It’s not about making a comment. It’s about making a difference

Change from Care Opinion

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picture of James Munro

Patient Opinion is all about connection, collaboration and change.

Patients want to experience high quality healthcare – and, almost always, staff want to provide it. We think, through online feedback, we can help patients and carers to help staff to provide the best care they can.

This evening, BBC Newsnight raised concerns about stories posted on Patient Opinion by staff at Nottinghamshire Healthcare NHS Trust, a large mental health care and community services trust. The worry is that staff might pretend to be patients, and perhaps give an overly positive view of the Trust.

Over the past two years staff at the Trust have posted many stories on Patient Opinion – and they are posting them on behalf of patients and carers. That’s because, quite often, the people the Trust cares for need help and support to get their voices heard.

Many service users have mental health problems or learning difficulties. Some are in environments with no direct Internet access, such as local prisons or Rampton, a high-security psychiatric hospital. Some are old or disabled or have no experience at all of computers.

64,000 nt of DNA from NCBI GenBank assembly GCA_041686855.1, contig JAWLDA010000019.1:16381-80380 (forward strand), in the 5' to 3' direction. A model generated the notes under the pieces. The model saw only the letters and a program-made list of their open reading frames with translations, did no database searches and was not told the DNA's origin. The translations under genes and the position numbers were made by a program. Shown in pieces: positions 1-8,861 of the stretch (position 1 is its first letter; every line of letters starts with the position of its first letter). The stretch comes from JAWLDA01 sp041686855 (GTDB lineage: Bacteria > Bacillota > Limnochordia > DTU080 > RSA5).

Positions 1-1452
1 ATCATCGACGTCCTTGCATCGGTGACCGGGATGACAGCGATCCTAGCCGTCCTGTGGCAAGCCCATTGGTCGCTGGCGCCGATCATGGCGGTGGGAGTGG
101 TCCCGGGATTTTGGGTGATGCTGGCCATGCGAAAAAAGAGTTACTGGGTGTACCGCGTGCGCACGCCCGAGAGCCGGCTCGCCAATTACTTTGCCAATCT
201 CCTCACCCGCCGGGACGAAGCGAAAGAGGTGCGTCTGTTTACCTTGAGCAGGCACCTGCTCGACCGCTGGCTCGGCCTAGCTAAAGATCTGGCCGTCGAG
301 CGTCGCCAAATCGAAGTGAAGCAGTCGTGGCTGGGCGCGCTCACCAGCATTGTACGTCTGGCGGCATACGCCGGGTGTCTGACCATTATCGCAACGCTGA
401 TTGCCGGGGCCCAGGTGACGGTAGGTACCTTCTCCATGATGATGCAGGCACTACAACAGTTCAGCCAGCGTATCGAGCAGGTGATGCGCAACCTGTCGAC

For example, here is an extraordinary account from a patient in Rampton Hospital. In it, the service user says “I can honestly say that coming here was the best thing that has ever happened to me and I wish it had happened sooner so that I wouldn’t still be here now and then I might not have done the things that bring shame to me.”

And here’s a patient on an older adults mental health ward raising an issue about long waits to see the doctor on the ward. In the responses you see staff discussing the issue and taking practical steps to make things better.

Real-time improvements, from real-time feedback, posted by service users and carers, sometimes in locked wards and sometimes with help from staff. This is something to celebrate, not to disparage.

Lisa Metcalf, a specialist podiatrist at the Trust, recently blogged about the impact of feedback from her patients: “Our patients are happier, we have less complaints, and we’ve found that by listening to our patients, we do have the power to make our service better.”

Newsnight is right about one thing though: we need to show clearly when a story has been posted with help from staff. Transparency is essential to the work of Patient Opinion, as is earning and maintaining the trust of both patients and staff.

So as a result of Newsnight raising this issue with us, we’ve already updated our site to show clearly when a story has been added by staff, on behalf of a patient or carer.

The key point here is that Patient Opinion is nothing like Tripadvisor. This isn’t about “reviewing” a service or comparing “top-rated” services. It is about an effective, scalable collaboration between patients and staff, right across the NHS, to make care better. It isn’t about making a comment, it’s about making a difference. And everyone can join in – including staff.

 

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